Because of the high vacuum requirement in which the sensor 20 must operate for a long period of time, several pre-assembly cleaning and drying steps must be performed for the sensor die 20 and the ceramic case 40. Prior to actual assembly, the sensor die 20 is plasma and UV ozone cleaned in order to remove any organic matter that might be attached to it during its micro-machined fabrication. The ceramic case 40, the lid 60, and the gold plated top contact spring 36, the center contact spring 32, and the shorting clip 34 are all cleaned with isopropyl-alcohol or a similar cleaning agent and vacuum baked at a high temperature, typically between 300-400° C. to drive off all moisture and trapped gasses in those members. The getter foil 50 and the solder preform 62 are also heated, but not to so high a temperature, because of chemical reactions possible in the getter foil and a possible phase change of the solder due to high temperature. Nevertheless, the getter foil 50 and the solder preform are cleaned and dried. All of the items cleaned as described above are then stored in a dry nitrogen environment after cleaning and drying and prior to assembly.
FIGS. 9A and 9B illustrate apparatus for creating a vacuum inside the closed ceramic case 40 after the sensor die 20 has been installed therein and after the lid 60 has been secured to the top of the ceramic case 40. The apparatus and procedure are provided by Scientific Sealing Technology, Inc. of Downey, Calif. A vacuum chamber 200 is provided by which several die/package assemblies 100 may be processed. Electrical power 220 is provided to a coil 222 about an upper graphite platen 208, for heating it. A nitrogen source and pump 230 is connected to an input port 232 and exit port 234 in order to flush out the interior of vacuum chamber 200 and to back fill it with nitrogen. A temperature sensor T is provided for monitoring the temperature of the upper platen 208. A piston actuator 202 is provided to move vertically a flat lower graphite platen 204.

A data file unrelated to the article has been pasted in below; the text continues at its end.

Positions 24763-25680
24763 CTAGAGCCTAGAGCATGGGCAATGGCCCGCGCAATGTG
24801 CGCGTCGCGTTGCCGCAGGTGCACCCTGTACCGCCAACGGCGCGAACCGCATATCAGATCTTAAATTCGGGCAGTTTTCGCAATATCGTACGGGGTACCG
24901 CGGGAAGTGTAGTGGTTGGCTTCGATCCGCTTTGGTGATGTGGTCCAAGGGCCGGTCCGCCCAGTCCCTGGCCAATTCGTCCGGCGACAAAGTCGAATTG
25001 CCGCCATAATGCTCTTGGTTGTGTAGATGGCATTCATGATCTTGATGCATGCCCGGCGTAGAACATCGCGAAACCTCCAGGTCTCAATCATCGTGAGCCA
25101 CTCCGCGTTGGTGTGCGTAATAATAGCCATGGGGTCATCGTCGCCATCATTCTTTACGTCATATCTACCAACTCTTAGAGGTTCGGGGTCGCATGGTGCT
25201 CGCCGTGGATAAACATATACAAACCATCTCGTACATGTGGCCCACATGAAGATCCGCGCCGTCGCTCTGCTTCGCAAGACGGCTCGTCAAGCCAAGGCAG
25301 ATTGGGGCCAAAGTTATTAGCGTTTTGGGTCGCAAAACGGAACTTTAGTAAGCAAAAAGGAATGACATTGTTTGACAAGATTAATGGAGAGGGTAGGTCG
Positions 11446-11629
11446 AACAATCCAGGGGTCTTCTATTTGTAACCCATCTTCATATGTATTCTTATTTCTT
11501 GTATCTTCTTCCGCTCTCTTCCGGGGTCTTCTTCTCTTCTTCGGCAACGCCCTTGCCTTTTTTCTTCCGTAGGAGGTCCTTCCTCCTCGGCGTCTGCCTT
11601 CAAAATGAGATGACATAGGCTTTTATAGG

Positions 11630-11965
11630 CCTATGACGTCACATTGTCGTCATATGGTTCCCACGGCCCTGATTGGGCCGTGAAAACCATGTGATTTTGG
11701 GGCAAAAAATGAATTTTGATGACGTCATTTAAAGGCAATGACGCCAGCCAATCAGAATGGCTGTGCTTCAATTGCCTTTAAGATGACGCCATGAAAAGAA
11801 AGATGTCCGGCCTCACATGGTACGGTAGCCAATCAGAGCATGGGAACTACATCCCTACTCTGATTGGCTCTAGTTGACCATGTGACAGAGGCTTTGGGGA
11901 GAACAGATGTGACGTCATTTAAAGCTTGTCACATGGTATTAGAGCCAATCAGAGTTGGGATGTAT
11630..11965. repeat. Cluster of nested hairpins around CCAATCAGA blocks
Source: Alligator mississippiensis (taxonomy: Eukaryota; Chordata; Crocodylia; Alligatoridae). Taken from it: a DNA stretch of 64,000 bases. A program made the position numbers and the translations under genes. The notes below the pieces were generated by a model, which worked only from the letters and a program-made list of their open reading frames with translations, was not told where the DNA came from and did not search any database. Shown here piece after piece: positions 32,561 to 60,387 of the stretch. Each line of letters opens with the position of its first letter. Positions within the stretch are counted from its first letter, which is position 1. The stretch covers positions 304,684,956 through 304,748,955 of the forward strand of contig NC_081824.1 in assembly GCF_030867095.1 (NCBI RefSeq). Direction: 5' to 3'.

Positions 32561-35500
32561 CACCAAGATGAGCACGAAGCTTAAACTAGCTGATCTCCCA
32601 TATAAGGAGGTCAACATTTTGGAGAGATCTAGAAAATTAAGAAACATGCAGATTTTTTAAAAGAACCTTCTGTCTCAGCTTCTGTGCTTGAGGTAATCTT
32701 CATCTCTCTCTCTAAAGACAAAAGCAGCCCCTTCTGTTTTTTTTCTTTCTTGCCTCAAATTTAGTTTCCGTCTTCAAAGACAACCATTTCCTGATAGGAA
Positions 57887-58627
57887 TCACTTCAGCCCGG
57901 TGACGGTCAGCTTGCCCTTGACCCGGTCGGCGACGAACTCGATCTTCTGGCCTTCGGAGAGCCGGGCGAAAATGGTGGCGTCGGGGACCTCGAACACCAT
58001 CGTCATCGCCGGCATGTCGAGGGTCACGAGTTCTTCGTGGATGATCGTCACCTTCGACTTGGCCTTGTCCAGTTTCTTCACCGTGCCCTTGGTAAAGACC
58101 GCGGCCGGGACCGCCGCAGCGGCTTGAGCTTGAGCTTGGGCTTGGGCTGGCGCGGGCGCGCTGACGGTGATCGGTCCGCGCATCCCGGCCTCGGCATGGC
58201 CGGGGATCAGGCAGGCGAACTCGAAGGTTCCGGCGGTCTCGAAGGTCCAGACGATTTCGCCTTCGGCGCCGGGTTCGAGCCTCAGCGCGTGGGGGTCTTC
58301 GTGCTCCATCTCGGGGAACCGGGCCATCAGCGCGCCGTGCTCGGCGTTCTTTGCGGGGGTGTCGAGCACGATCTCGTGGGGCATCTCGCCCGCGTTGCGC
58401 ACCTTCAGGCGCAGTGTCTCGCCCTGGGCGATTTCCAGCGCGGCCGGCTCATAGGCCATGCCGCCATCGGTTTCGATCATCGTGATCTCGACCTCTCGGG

The first step of the sealing process is to load the ceramic cases 40 into cavities 400 of the lower graphite platen 204. The cases 40 have previously been assembled with the sensor die 20, the center mass spring 32, the shorting clip 34 and the solder preform ring 62 as described previously. The depth of each cavity 400 is slightly shorter than the height of the ceramic case 40, so that a top portion of the case 40 protrudes above the lower platen 204 surface. The lid assemblies, each including lid 60, top contact spring 36 and getter foil 50, are placed in vertically extending rectangular holes of upper graphite platen 208. The top opening of each hole is slightly larger than the bottom opening. Therefore each lid 60 of the lid assembly 212 rests on a tiny step defined by the difference in sizes between the top and bottom openings of the holes of the upper platen 208. The top spring 36 and getter foil 50 face downwardly into the bottom opening. The lid assemblies are each touched by a spring loaded plunger 210 which acts on a center portion of the top surface of each respective lid 60.
The top platen 208 with the lid assemblies 212 is lowered toward lower platen 204 with each lid assembly 212 aligned with a respective ceramic case 40, but separated therefrom by a small distance. The vacuum chamber 200 is then evacuated by operation of vacuum pump 240. The top platen 208 is then heated by operation of power source 220 and coil 222. Heating of top platen 208 causes getter activation of the chemicals on getter foil 50 to start the gas absorption procedure.
After getter activation, the bottom piston actuator 202 is operated to raise the ceramic cases 40 and their sensor die and case assemblies toward their corresponding lid 60 assemblies until contact of the lid 60 with the solder preform ring 62 occurs and the top contact spring 36 contacts the gold plated ring 28 of the top cap 24 of the sensor die 20. The heat of the upper platen 208 is transferred to the lower platen 204. After a short time, the temperature of the lower platen 204 and the ceramic cases 40 is raised high enough for the solder preform ring 62 to melt and flow. The plates 204, 208 are then allowed to cool, and the solder solidifies thereby sealing the lid 60 to the top ring of the ceramic case. The vacuum evacuation and the sealing of the package is then complete.